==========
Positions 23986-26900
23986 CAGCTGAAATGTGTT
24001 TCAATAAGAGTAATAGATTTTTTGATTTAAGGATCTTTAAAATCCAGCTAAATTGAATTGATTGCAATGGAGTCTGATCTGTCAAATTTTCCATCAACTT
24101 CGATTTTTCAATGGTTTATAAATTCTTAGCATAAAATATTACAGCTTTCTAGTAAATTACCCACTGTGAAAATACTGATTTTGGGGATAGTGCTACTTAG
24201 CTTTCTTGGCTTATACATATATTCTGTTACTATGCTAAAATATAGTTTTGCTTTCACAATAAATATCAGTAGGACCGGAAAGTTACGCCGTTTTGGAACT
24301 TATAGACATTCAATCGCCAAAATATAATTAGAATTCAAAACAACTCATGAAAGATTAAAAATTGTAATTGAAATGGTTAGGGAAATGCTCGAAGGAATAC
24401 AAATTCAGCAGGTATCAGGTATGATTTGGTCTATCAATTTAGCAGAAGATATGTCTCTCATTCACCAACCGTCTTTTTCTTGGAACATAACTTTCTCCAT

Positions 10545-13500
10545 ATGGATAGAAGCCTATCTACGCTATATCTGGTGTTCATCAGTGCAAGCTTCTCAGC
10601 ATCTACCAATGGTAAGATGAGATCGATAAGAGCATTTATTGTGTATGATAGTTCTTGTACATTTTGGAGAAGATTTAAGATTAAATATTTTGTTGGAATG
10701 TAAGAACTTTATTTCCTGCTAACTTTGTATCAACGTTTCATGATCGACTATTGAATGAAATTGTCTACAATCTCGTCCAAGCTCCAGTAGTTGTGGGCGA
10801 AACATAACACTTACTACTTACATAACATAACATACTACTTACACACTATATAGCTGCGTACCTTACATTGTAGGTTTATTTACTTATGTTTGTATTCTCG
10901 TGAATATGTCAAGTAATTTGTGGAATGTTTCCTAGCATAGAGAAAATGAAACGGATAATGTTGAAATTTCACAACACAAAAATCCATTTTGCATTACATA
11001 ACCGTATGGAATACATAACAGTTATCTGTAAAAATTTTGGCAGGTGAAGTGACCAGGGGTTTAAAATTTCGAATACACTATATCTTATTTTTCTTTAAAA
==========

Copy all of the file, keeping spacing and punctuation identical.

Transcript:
Positions 23986-26900
23986 CAGCTGAAATGTGTT
24001 TCAATAAGAGTAATAGATTTTTTGATTTAAGGATCTTTAAAATCCAGCTAAATTGAATTGATTGCAATGGAGTCTGATCTGTCAAATTTTCCATCAACTT
24101 CGATTTTTCAATGGTTTATAAATTCTTAGCATAAAATATTACAGCTTTCTAGTAAATTACCCACTGTGAAAATACTGATTTTGGGGATAGTGCTACTTAG
24201 CTTTCTTGGCTTATACATATATTCTGTTACTATGCTAAAATATAGTTTTGCTTTCACAATAAATATCAGTAGGACCGGAAAGTTACGCCGTTTTGGAACT
24301 TATAGACATTCAATCGCCAAAATATAATTAGAATTCAAAACAACTCATGAAAGATTAAAAATTGTAATTGAAATGGTTAGGGAAATGCTCGAAGGAATAC
24401 AAATTCAGCAGGTATCAGGTATGATTTGGTCTATCAATTTAGCAGAAGATATGTCTCTCATTCACCAACCGTCTTTTTCTTGGAACATAACTTTCTCCAT

Positions 10545-13500
10545 ATGGATAGAAGCCTATCTACGCTATATCTGGTGTTCATCAGTGCAAGCTTCTCAGC
10601 ATCTACCAATGGTAAGATGAGATCGATAAGAGCATTTATTGTGTATGATAGTTCTTGTACATTTTGGAGAAGATTTAAGATTAAATATTTTGTTGGAATG
10701 TAAGAACTTTATTTCCTGCTAACTTTGTATCAACGTTTCATGATCGACTATTGAATGAAATTGTCTACAATCTCGTCCAAGCTCCAGTAGTTGTGGGCGA
10801 AACATAACACTTACTACTTACATAACATAACATACTACTTACACACTATATAGCTGCGTACCTTACATTGTAGGTTTATTTACTTATGTTTGTATTCTCG
10901 TGAATATGTCAAGTAATTTGTGGAATGTTTCCTAGCATAGAGAAAATGAAACGGATAATGTTGAAATTTCACAACACAAAAATCCATTTTGCATTACATA
11001 ACCGTATGGAATACATAACAGTTATCTGTAAAAATTTTGGCAGGTGAAGTGACCAGGGGTTTAAAATTTCGAATACACTATATCTTATTTTTCTTTAAAA